• 9. i. The resident may not be assigned to call more often than every third night averaged over any consecutive four (4) week period. 2. The training institution shall provide an on-call room for residents, which is clean, quiet, safe and comfortable, so to permit rest during call. A telephone shall be present in the on-call room. Toilet and shower facilities should be present in or convenient to the room. Nourishment shall be available during the on-call hours of the night. B. Moonlighting Policy Any professional clinical activity (moonlighting) performed outside of the official residency program may only be conducted with the permission of the program administration (DME/Program Director). A written request by the resident must be approved or disapproved by the Program Director and DME and be filed in the institution’s resident file. All approved hours are included in the total allowed work hours under AOA policy and are monitored by the institution’s graduate medical education committee. This policy must be published in the institution’s housestaff manual. Failure to report and receive approval by the program may be grounds for terminating a resident’s contract. Basic Standards for Subspecialty Residency Training in Critical Care Medicine, Revised BOT 7/2003 7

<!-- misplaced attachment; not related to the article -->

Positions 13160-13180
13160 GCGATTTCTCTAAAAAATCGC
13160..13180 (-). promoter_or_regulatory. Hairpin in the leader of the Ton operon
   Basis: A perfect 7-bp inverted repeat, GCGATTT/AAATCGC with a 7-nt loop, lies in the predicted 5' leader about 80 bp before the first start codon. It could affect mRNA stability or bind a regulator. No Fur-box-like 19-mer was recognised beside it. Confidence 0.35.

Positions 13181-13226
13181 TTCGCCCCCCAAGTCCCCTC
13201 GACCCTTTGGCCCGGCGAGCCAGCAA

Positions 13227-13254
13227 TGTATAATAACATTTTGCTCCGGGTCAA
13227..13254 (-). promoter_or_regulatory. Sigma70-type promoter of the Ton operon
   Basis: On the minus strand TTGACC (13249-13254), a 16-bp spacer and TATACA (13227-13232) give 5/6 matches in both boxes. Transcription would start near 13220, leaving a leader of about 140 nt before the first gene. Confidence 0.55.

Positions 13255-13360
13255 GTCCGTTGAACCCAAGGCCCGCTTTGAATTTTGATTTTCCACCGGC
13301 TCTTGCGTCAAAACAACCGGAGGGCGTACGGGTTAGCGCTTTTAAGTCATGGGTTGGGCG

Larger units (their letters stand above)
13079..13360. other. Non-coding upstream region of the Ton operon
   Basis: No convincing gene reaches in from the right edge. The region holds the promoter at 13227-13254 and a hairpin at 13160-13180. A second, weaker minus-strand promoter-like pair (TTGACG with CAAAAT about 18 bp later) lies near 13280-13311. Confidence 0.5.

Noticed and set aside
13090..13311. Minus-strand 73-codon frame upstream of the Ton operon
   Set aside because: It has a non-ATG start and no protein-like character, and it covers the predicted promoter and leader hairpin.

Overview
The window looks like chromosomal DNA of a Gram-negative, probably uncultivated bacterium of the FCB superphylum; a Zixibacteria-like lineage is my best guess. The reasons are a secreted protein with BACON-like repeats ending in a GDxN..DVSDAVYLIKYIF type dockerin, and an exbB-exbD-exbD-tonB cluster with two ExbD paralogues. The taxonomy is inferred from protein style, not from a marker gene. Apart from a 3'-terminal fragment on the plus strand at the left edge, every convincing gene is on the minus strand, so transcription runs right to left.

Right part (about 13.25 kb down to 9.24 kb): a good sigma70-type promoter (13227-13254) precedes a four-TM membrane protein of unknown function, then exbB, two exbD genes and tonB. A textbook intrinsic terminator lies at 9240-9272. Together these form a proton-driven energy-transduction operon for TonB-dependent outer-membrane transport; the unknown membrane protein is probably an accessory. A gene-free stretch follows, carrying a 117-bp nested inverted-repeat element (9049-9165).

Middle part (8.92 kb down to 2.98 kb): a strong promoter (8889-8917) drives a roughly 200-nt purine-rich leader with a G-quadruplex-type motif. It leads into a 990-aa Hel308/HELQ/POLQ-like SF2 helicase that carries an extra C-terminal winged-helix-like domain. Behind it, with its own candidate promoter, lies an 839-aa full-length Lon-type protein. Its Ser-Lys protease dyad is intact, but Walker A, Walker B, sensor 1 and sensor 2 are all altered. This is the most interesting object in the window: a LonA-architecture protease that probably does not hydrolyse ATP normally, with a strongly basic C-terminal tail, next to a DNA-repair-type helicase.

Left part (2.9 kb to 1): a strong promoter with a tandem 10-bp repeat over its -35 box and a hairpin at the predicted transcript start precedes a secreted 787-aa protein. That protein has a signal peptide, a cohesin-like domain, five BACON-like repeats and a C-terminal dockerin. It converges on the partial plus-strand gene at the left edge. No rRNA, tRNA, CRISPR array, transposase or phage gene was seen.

• 10. APPENDIX B Model Hospital Policy on Academic and Disciplinary Dismissals In July 1993, the Board of Trustees of the American Osteopathic Association adopted the following policy: The hospital and department have clearly defined procedures for academic and disciplinary action. Academic dismissals result from a failure to attain a proper level of scholarship or non-cognitive skills, including clinical abilities, interpersonal relations, and/or personal and professional characteristics. Institutional standards of conduct include such issues as cheating, plagiarism, falsifying records, stealing, alcohol and/or substance abuse, or any other inappropriate actions or activities. In cases of academic dismissal, the hospital and department will inform trainees, orally and in writing, of inadequacies and their effects on academic standing. The trainee will be provided a specified period in which to implement specified actions required to resolve academic deficiencies. Following this period, if academic deficiencies persist, the trainee may be placed on probation for a period of three (3) to six (6) months. The trainee may be dismissed following this period, if deficiencies remain and are judged to be unremediable. In accordance with institutional policy, the trainee will be provided an opportunity to meet with evaluators to appeal decisions regarding probation or dismissal. Legal counsel at hearings concerning academic issues will not be allowed. In cases of disciplinary infractions that are judged unremediable, the hospital and department will provide the trainee with adequate notice, in writing, of specific ground(s) and the nature of the evidence on which the disciplinary action is based. The trainee will be given an opportunity for a hearing in which the disciplinary authority will provide a fair opportunity for the trainee's position, explanations and evidence. Finally, no disciplinary action will be taken on grounds that are not supported by substantial evidence. The department and/or hospital intern training committee, or house staff education committee, or other appropriate committees will act as the disciplinary authority. Trainees may be allowed counsel at hearings concerning disciplinary issues. Pending proceedings on such disciplinary action, the hospital in its sole discretion may suspend the trainee, when it is believed that such suspension is in the best interests of the hospital or of patient care. Basic Standards for Subspecialty Residency Training in Critical Care Medicine, Revised BOT 7/2003 8